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8 Healthy Foods that Actually Aren't

We've all had one time or another when we've been suckered into thinking the newest health food trend is actually good for us only to find out later we were again falling victim to a wellness industry fad.


Some of these are easier to spot than others, but here are the foods I find myself constantly educating my family & friends about. Is this annoying for others? Yes. Will I stop? Nope!


Here we go:


Artisan or Specialty Sodas


Admittedly, I'm not a soda person. Even when I was a kid, I never took to it, but I can understand the appeal. By now I think we all know traditional soda is chock full of sugar, and people have varying opinions on diet sodas. Personally, I think they're fine.


But I see so many people buying these hipster-esque, fruit-infused, sodas that market themselves like they're just a touch more caloric than sparkling water. They're NOT! Look at the back of one, at a minimum you'll see 10 grams of sugar, often 20-30g of carbs. That's a piece of bread, or two. If you really want to have the soda, then have it, but don't fool yourself into thinking it's better for you then the Pepsi out of the vending machine.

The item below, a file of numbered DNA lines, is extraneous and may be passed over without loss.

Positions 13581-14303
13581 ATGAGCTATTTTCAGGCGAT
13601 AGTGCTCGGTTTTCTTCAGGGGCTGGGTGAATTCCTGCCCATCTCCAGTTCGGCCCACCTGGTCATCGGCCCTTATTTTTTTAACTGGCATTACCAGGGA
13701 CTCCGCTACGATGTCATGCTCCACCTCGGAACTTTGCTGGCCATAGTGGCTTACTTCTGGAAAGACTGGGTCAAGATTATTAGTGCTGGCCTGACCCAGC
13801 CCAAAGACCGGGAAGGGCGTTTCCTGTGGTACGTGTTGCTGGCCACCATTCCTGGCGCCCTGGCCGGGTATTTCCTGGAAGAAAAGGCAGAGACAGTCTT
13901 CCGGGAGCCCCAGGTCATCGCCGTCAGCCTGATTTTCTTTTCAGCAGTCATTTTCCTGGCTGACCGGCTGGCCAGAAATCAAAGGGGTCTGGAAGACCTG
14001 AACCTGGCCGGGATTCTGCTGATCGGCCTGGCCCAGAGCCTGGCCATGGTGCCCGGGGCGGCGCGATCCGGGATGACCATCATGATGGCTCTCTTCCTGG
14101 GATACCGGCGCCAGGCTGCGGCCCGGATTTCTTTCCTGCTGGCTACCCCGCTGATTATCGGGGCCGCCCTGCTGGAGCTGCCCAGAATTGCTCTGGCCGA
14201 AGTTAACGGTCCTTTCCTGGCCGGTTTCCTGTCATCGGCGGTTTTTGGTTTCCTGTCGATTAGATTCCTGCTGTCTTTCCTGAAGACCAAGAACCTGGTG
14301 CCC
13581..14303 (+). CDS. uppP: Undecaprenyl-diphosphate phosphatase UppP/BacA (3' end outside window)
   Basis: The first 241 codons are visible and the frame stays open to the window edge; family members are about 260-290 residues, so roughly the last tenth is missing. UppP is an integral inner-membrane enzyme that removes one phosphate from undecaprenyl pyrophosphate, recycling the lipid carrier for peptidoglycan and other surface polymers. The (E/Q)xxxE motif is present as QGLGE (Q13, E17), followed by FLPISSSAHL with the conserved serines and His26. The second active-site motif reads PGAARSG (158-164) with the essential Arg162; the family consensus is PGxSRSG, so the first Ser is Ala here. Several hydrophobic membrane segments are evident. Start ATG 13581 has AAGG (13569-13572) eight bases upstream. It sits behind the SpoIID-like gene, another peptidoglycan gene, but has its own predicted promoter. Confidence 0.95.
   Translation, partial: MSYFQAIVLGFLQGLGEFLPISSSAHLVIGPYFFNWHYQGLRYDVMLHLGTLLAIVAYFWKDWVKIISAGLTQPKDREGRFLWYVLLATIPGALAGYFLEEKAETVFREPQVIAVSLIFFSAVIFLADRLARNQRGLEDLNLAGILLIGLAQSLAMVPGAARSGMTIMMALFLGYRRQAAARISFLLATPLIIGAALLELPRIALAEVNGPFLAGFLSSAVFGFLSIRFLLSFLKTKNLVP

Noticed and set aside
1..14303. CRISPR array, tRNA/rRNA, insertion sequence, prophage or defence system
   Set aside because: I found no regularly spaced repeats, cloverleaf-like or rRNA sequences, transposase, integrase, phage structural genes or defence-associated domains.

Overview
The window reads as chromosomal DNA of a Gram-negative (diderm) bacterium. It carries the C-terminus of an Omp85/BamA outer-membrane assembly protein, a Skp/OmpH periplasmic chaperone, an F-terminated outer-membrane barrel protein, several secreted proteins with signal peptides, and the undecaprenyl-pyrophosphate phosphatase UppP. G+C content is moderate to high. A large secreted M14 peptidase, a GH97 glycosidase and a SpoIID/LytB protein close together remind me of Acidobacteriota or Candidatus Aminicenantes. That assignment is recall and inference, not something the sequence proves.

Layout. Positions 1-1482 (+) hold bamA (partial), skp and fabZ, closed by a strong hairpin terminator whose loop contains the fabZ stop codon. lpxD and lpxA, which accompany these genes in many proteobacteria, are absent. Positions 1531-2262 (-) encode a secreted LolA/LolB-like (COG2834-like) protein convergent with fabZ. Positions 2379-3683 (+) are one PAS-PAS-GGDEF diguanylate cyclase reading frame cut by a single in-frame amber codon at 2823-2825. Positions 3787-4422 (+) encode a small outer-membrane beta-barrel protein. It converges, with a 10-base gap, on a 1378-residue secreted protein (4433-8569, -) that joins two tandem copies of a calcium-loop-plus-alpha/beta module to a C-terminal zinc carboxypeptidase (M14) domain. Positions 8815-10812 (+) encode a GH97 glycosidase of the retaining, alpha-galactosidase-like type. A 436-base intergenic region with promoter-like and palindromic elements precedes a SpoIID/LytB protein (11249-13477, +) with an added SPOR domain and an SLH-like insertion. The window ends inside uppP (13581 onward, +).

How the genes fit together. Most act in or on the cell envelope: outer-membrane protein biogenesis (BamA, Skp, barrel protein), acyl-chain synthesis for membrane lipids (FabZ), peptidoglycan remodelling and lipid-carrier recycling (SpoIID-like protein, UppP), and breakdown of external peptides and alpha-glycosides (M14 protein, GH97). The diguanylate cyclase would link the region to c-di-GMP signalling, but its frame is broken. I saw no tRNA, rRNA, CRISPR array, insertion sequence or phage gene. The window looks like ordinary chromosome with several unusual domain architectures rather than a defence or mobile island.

Veggie Patties


Don't get me wrong, reducing your meat consumption is always a good idea, for both the planet and your health. But most veggie patties are full of random binders & ingredients and have way more carbs and fat than they do protein. If something is supposed to act as a substitute for animal protein, it should have more protein than carbs, otherwise, you're putting starch on starch on starch. Check the ingredients & macronutrients on your veggie patties!



Dried Fruit


Fresh fruit holds a ton of water & fiber. It fills you up, keeps you hydrated, and both of these things generally prevent people from consuming it in massive amounts. Dried fruit is wholly unnatural unless it's a garnish or used sparingly. Drying fruit allows it to be consumed in large quantities, which means TONS of sugar. While fruit is great for you, it's still sugar, and thus why nature created water filled varietals to limit the amount we eat. Think....did our ancestors ever eat 25 nectarines in one sitting?


Just say no to dried fruit as a snack, in trail mix, etc! If you want some in your salad or another dish, that's fine, but use it as a garnish, not the main component. And while we're on the topic of fruit.....


Juice


My hands are trembling with rage as I type this; my hatred for juice knows no bounds.


Slightly dramatic, but seriously. Juice is one of those crap trends that originated in LA as another way for women to severely decrease the number of calories they were consuming and pretend it's all in the name of "health" when in reality it's a thinly veiled eating disorder. Juice cleanses do not work, you'll lose water weight but eventually gain it all back and then some.


Juice as a beverage is like having a soda with some vitamins in it. Ew. Yes, you get the nutrients, but you're missing the essential part, fiber! Fiber helps your body process the sugar from fruit so it can be digested more efficiently. Juicing a fruit is literally leaving behind all of the good stuff. Green juice is also crap as well, to make it palatable you need to add a good amount of sweet fruit juice.


Rant over. Don't juice.



Plant-based Butters